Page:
10 questions with ‘The Ruling Class’ author Angelo M. Codevilla
Angelo M. Codevilla, emeritus professor of international relations at Boston University, is the author of the new book, “The Ruling Class: How They Corrupted America and What We Can Do About It.” In his forward to the book, radio talk show host Rush Limbaugh calls Codevilla’s thesis “brilliant.”
Codevilla recently agreed to answer 10 questions about his book and other topics of interest for The Daily Caller:
1) Why did you decide to write the book?
Because I wanted to share the conclusions I’ve drawn from my professional life lived in academe and in the U.S. government, and my private life in the real world of raising a family in rural Wyoming and California. America’s real divide is certainly not between the Republican and Democratic parties. Rather, on one hand, there is a class of people who dominate both parties as well as academe and the media. They run big businesses. Having developed a remarkably uniform set of habits, tastes and preferences, they imagine themselves entitled to reshape an America that they regard as composed of social and intellectual inferiors. On the other hand, there is a whole America composed of people who are really inferior to no one, and who do not feel represented by either of the major political parties, who realize that the country’s major institutions are now in the hands of persons who look down on them, and who are looking to take back control of their own lives. I wrote the book as a diagnosis of the problem and as a basic set of guidelines for doing that.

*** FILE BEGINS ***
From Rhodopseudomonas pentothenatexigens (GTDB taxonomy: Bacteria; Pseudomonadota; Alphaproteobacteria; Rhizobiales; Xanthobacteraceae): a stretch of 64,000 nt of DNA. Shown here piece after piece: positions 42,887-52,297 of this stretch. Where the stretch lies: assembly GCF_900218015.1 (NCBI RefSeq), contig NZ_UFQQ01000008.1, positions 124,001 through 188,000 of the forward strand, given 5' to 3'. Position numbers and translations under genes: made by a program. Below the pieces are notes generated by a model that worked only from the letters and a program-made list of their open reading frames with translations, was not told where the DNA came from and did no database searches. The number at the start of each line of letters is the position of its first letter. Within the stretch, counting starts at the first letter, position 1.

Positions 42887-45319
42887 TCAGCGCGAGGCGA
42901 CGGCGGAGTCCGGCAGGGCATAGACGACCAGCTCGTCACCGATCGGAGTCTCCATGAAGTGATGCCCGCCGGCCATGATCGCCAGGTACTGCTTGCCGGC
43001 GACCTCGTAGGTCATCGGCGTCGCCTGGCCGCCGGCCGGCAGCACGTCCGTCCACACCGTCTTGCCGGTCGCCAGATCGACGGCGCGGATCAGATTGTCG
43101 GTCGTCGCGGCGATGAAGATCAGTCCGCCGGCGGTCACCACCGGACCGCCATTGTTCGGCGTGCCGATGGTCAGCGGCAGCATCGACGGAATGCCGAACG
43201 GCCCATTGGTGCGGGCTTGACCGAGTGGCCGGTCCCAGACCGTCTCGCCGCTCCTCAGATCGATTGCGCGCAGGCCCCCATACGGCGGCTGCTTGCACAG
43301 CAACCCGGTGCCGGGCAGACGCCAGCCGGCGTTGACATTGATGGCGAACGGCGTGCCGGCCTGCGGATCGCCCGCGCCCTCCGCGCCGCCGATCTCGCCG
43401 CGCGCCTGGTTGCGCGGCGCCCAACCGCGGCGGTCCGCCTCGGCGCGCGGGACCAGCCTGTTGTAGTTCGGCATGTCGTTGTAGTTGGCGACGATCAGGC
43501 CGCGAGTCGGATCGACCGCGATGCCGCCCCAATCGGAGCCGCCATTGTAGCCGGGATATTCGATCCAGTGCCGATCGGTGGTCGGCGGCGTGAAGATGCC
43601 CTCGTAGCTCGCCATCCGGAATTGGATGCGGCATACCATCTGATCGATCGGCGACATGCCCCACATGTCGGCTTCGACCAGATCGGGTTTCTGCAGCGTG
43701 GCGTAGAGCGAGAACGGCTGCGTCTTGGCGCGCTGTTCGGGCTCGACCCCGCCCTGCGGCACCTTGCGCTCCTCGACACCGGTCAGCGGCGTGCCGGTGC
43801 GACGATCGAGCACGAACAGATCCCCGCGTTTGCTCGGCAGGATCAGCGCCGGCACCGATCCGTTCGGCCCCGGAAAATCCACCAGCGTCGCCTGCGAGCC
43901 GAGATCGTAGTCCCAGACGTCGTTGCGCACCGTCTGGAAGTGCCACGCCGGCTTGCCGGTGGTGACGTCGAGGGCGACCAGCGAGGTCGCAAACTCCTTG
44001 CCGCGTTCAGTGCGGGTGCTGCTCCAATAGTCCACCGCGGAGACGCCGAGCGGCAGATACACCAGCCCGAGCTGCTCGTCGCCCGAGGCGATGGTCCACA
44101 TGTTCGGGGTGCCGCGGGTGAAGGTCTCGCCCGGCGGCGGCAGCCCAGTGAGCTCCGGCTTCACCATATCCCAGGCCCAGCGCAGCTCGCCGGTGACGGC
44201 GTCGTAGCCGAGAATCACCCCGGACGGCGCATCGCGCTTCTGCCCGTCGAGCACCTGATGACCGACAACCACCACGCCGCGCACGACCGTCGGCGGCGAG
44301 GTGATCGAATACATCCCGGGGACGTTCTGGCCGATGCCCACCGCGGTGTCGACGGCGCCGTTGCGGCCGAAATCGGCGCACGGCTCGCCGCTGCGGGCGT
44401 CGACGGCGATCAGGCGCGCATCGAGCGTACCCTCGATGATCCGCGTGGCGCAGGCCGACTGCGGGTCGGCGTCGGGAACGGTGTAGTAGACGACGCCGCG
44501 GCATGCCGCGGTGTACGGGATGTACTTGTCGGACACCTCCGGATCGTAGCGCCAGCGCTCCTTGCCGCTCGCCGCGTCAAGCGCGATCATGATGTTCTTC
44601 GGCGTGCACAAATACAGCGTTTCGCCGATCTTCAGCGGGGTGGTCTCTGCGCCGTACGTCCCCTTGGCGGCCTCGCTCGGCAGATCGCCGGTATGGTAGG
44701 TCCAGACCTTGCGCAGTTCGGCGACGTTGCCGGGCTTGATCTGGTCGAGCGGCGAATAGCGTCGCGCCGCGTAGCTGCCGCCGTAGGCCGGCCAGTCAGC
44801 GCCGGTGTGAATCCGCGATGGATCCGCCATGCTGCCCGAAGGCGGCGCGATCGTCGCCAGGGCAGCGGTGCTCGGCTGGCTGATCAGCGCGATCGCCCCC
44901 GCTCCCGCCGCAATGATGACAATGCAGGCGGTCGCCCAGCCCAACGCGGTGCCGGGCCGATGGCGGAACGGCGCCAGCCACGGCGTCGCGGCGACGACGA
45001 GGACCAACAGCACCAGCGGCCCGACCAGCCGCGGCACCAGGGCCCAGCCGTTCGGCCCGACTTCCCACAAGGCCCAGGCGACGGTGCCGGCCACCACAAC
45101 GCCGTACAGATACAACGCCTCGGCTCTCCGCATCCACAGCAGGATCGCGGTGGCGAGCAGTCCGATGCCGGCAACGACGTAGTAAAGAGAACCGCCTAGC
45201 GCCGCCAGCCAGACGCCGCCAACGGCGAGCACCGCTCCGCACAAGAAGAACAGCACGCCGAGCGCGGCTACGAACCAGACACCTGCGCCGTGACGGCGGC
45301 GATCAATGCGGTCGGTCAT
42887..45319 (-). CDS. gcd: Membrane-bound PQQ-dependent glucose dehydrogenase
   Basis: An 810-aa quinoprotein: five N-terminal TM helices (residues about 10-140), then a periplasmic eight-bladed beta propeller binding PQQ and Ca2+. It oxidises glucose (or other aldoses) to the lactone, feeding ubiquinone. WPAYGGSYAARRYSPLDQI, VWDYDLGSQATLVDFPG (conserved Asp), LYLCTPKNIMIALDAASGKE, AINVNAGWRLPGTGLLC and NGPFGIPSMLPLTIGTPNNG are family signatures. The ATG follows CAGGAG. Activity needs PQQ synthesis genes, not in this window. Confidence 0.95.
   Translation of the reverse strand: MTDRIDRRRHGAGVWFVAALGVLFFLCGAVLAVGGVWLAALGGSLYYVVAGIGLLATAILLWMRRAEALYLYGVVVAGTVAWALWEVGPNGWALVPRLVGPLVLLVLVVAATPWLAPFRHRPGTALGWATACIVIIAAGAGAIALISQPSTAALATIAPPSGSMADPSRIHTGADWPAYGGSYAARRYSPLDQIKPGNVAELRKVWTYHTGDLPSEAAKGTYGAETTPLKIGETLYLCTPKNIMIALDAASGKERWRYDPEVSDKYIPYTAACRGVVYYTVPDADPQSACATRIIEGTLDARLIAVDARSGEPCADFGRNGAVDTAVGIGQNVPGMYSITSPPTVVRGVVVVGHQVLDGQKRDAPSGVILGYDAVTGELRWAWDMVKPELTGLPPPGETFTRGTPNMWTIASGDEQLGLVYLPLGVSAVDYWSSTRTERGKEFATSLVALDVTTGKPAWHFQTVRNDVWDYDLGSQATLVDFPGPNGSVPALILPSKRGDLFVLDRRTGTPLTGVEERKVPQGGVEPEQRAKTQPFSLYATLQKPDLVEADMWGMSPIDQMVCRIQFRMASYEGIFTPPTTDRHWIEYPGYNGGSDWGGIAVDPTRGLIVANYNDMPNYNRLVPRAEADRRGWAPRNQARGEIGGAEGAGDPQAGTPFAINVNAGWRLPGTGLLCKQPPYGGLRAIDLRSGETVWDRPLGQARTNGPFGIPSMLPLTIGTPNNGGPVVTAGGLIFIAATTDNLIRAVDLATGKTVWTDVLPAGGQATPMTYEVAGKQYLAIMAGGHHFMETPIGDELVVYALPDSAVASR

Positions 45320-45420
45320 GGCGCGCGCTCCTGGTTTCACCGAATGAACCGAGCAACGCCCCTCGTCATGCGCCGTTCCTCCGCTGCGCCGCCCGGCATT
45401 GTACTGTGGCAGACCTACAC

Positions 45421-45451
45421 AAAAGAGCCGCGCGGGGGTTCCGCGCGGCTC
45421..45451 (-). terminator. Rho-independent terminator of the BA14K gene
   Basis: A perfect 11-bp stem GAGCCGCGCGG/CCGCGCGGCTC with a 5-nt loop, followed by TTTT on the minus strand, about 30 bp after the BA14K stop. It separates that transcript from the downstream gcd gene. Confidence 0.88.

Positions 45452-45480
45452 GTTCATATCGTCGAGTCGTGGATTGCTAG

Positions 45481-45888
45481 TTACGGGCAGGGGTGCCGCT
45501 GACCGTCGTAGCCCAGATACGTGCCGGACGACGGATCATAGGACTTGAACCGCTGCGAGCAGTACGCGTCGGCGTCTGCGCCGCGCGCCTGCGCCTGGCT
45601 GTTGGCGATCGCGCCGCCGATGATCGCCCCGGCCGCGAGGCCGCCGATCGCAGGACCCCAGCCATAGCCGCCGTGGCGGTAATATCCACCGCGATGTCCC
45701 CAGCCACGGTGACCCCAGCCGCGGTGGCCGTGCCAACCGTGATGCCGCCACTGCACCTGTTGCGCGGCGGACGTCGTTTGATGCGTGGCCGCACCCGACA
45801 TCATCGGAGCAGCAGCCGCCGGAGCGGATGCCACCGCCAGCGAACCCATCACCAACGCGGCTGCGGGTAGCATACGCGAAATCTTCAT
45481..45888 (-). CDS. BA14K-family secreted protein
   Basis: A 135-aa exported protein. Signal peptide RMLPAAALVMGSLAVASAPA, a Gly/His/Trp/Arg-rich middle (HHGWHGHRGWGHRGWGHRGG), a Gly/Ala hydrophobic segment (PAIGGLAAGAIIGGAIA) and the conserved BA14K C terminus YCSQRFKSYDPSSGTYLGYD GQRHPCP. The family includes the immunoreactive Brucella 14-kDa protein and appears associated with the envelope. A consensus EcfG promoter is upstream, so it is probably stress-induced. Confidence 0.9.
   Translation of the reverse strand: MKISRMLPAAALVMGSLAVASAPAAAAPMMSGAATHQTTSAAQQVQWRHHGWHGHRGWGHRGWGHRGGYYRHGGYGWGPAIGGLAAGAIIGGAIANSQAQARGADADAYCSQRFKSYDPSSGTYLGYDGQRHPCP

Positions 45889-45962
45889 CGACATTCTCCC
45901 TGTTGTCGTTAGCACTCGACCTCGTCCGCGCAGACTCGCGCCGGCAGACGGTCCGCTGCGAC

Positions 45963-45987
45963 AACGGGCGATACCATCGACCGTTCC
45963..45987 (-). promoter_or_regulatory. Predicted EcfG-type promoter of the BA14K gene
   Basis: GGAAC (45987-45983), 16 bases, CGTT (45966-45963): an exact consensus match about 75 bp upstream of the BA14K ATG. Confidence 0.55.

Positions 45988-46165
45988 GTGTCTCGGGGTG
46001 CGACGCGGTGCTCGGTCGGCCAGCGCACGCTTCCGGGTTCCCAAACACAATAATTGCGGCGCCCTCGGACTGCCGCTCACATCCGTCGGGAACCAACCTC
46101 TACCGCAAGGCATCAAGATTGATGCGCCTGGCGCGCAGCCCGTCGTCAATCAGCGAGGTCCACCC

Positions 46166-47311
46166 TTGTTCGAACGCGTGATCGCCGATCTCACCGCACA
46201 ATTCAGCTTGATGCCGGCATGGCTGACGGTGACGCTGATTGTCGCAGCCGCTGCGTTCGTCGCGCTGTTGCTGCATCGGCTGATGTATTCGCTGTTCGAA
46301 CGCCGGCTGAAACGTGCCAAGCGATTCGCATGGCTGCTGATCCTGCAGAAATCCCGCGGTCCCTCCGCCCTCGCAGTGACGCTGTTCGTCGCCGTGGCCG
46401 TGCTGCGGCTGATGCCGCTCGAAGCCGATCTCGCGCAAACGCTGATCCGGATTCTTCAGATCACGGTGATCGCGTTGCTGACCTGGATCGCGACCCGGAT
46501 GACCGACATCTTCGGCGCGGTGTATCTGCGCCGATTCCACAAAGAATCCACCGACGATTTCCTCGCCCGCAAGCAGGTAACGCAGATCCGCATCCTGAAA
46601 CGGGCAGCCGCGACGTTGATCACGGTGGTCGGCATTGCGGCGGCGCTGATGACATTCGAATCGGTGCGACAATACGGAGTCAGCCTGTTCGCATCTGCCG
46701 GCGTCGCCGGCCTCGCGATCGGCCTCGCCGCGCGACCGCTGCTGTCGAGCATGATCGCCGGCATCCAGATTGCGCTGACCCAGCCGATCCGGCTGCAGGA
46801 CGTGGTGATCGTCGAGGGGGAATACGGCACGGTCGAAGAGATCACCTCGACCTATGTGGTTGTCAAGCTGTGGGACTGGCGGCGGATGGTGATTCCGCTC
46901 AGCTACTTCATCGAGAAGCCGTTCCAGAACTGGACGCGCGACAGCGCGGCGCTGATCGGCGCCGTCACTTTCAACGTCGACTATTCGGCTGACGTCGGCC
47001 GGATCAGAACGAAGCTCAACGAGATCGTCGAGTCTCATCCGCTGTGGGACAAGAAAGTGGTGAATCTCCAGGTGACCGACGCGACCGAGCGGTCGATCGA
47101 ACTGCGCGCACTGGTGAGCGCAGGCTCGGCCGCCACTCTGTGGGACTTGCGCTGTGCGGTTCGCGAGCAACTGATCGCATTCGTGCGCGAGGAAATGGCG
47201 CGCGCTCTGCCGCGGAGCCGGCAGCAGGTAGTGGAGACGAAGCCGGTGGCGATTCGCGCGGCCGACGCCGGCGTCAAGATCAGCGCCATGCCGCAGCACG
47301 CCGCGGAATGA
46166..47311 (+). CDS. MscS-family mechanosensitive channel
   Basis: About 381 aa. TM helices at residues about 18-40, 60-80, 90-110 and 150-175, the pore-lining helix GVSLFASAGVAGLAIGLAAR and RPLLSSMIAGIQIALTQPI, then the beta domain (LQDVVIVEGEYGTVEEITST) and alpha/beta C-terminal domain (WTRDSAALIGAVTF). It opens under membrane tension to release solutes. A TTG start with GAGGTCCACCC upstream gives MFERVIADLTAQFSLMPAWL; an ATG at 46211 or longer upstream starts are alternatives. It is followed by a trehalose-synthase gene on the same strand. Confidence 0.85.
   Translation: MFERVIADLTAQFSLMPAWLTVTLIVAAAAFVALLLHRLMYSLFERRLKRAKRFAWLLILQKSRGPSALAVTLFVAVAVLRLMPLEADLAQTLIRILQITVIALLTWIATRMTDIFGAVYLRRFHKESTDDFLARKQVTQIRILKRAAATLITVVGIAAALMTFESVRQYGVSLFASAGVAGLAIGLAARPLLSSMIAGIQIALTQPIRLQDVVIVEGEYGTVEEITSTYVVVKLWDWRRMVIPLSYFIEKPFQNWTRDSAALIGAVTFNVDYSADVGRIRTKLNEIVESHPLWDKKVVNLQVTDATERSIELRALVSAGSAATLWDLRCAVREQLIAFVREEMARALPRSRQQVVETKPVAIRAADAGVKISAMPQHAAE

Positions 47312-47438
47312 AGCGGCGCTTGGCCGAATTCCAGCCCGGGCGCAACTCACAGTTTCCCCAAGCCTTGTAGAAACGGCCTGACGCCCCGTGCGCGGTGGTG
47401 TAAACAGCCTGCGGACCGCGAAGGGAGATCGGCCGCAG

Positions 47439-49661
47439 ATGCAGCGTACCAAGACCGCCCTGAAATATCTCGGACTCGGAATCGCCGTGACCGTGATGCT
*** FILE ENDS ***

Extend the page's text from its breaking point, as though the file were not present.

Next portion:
2) Who comprises the “Ruling Class?”
People define themselves as “the ruling class” by tying their livelihoods and hopes to government, and above all by a certain attitude toward the rest of the country. Neither money nor even professional position defines a person as part of the ruing class or not. Rather, membership is all about drawing one’s livelihood from one’s connection with government power, from believing that this is proper, and above all from sensing that sharing a certain set of attitudes and tastes makes one superior to ordinary Americans.
3) Explain this divide between the “Ruling Class” and the “Country Class?”
This divide, this rejection of America’s founding faith that “all men are created equal” came about gradually over more than a century as some educated Americans came to believe that a certain conception of science trumps biblical teachings, and that they themselves are science’s authoritative priests. Well before the Civil War, American intellectual life had absorbed the biological doctrine of evolution, which abstracts from God and denies any essential distinction between humans and animals.